Lamar High School is usually known for its blue-and-gold Viking logo and its football prowess, but this year it has a new niche: graduates who are twins and triplets.
Of about 600 students in this year’s class, 19 are multiples — eight sets of twins and one set of triplets.
“For all of our kids, it is obviously a momentous time and a line of demarcation from their childhood going into adulthood, but for the twins, it is especially important,” Principal Andy Hagman said. “For many, it is going to be a point of separation in the coming months when they go off to college. It’s the beginning of their future apart, so I am sure it is very bittersweet for them.”
Several of the multiples confirmed that they are trying to prepare for their first extended separation from a very close sibling.
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“Being a twin, you are born with a best friend,” said Jernia Ross, 17, who has a twin sister. “You grow up with her or him. You are together with them, and then after high school, when you go to different colleges or do different things, to me that is so sad.”
The multiples have shared an unusual chemistry on the campus of about 2,900 students.
“They can all relate to each other,” Hagman said. “It’s their own special club. It has been a unique experience.”
The Lamar community will miss its multiples, Hagman said, adding that getting to know one twin or triplet meant meeting an entire family.
Comfortable in the limelight
Some of Lamar’s multiples are accustomed to media attention.
In 2004, the Star-Telegram wrote a multiples story that included Jason and Jennifer Murray; Connor and Sydney January; and Tori, Jansen and Brett Russell when they were at Butler Elementary School. At the time, Butler had two sets of twins and two set of triplets.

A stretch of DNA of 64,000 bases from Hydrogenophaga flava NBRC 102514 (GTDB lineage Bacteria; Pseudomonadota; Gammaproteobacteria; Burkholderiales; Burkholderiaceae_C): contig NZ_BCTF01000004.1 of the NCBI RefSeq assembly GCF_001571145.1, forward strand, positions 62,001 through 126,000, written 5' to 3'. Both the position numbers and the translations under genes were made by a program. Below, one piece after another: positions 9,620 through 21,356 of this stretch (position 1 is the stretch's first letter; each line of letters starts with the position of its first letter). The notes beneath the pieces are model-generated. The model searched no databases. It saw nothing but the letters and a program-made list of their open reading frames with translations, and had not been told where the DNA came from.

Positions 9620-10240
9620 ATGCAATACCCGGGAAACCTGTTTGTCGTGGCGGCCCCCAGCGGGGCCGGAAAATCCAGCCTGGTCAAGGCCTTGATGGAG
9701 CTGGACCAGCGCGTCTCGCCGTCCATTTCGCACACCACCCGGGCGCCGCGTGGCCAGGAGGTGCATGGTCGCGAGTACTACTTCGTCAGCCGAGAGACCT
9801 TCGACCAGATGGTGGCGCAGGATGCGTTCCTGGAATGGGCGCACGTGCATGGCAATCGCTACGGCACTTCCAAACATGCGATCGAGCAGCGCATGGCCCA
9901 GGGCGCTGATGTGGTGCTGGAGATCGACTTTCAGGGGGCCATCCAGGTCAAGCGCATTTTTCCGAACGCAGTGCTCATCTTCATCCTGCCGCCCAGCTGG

“Most people heard about us through the paper,” said Jason Murray, now 18.
Several of the multiples also attended Shackleford Junior High, which is several blocks away.
The Murrays, Januarys and Russells are joined in graduation by twins Jernia and Jernayia Ross, Micah and Darah Jones, Alicia and Calisha Mayhugh, Andrew and Allyson Guinn, Diontez and Tae Champion, and Teresita and Mauricio Ortiz.
Lamar isn’t the only Arlington high school with multiples at this year’s commencement. Bowie and Sam Houston high schools each have five sets of twins. Arlington High has four, Martin has three, and Seguin has one, according to the school district.
On the surface, it appears that Lamar has so many multiples by happenstance, said Dr. G. Sealy Massingill, an associate professor of obstetrics-gynecology at the Texas College of Osteopathic Medicine at the University of North Texas Health Science Center at Fort Worth.
“It’s like flipping a coin and having it come up heads 10 times in a row,” he said.
Massingill said three deliveries in every 100 are twins. Triplets or higher sets of multiples are delivered 11/2 times per 1,000 deliveries, he said. Generally, twin births have increased since the onset of advanced reproductive care, he said. And mothers are starting their families later in life, slightly increasing the chances for twins, he said.
A special bond
The multiples just get one another in ways other kids can’t.
“It’s cool to know that we can relate to people having the same issues as triplets or twins,” said Brett Russell, 18, a triplet.
The Ross twins have attended classes at Lamar for about three years. They said they like being part of an extended community of multiples.
“There are people who I can relate to about being a twin,” Jernia Ross said. “People who aren’t twins, they ask the same questions, which is quite annoying. Other twins know how we feel about those annoying questions. They can actually relate to us.”
“What’s your birthday? What’s your birthday?” explained Jernayia Ross. “We’re twins. I don’t understand how they don’t get that.”
Sometimes people ask who was born first, but the twins said a better question is “Who came out first?”
The two finish each other’s sentences and become a little sad when they describe how one will take a year to focus on color guard while the other will start classes at the University of Texas at Arlington.
“It will be the first time we are actually separated from each other for a long time,” Jernia Ross said.
But the twins catch themselves before becoming too sad.
“We love each other,” Jernia Ross said. “We will see each other on weekends. I will call every single day.”
Diane Smith, 817-390-7675